Mr. Scott Harrison
Pre-AP English 10
14 August 2013
Sophocles uses rhetorical appeals in Antigone in order to clarify what the characters say to the tragic hero Creon. Ethos, pathos, and logos are used in this Greek tragedy by three characters to make Creon realize and reverse his decision in punishing Antigone for her crime. Antigone, Haemon, and Teiresias all use a different predominant one form of rhetorical appeal, yet it is just one of these characters using pathos that is able to overcome Creon’s stubbornness.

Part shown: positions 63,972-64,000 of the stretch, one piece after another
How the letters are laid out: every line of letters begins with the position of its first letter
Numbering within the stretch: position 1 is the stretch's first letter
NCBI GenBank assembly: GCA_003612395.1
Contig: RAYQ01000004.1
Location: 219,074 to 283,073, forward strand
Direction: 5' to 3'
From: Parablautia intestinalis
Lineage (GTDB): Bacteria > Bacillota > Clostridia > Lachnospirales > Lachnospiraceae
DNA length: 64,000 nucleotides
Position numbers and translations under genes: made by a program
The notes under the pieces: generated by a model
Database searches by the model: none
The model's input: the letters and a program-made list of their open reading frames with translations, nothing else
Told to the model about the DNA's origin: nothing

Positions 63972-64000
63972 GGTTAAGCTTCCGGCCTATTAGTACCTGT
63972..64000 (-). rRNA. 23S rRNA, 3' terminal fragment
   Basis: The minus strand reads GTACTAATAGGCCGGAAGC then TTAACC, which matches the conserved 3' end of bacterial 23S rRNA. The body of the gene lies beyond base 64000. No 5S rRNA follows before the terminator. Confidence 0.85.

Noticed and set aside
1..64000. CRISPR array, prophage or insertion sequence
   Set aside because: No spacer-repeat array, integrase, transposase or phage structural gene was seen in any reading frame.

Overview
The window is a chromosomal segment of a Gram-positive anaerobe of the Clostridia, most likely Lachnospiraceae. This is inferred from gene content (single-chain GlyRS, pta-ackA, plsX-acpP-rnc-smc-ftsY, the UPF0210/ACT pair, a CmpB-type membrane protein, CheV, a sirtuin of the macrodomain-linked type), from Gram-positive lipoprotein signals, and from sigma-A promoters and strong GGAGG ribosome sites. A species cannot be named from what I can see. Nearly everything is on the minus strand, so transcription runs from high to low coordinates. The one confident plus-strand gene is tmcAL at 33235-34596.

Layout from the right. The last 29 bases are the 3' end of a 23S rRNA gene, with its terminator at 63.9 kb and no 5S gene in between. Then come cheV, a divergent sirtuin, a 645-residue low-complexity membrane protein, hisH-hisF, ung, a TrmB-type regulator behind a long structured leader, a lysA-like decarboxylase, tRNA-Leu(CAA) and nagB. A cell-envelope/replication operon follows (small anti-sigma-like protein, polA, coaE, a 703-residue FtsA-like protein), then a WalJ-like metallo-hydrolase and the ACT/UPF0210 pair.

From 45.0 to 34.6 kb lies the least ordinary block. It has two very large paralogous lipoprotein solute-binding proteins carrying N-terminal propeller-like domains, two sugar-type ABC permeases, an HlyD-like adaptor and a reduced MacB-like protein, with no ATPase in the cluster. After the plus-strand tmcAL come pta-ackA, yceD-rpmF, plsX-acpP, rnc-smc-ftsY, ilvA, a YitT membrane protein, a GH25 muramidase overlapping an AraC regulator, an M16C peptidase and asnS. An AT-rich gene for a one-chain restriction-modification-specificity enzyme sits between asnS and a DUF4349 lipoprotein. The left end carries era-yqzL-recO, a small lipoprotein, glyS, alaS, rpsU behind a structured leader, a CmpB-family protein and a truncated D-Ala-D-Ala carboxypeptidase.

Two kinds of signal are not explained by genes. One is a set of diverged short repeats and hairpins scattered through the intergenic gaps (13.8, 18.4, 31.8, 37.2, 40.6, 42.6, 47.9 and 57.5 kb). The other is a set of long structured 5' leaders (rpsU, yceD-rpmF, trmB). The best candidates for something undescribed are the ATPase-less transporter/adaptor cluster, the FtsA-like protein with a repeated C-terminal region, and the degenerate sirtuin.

Antigone’s argument is “All these men here would praise me were their lips not frozen shut with fear of you,” (2. 114-115) where she uses ethos to signify the unethical person Creon is being in her opinion, his stubbornness in her eyes. Yet it is the ethos referring to her saying Creon is morally unstable where it is obvious because the rhetorical appeal present, revealing perhaps what rhetorical appeal Sophocles is trying to use. Her persuasion fails to even tempt Creon of having the slightest remorse of punishing her, however, and the rhetorical appeal used does not seem successful. Haemon then pursues his wish of convincing Creon with a much more humble approach, also at first using ethos, with “You make things clear for me, and I obey you,” (3.10), but then clears with a different manner with a different rhetorical analysis, the predominant appeal, logos. He uses logos with “The City would deny it, to a man,” (3.106) when he is using logic to explain to Creon that the city would overthrow their ruler suggesting the “if, then” statement that logos is known for. Teiresias uses pathos where his emotional tone is set with vivid imagery, and makes Creon truly feel regret his decree. It is when Teiresias says “Then take this, and take it to your heart! The time is not far off when you shall pay back corpse for corpse, flesh of your own flesh,” that Creon truly sees what has happened. This is when it has become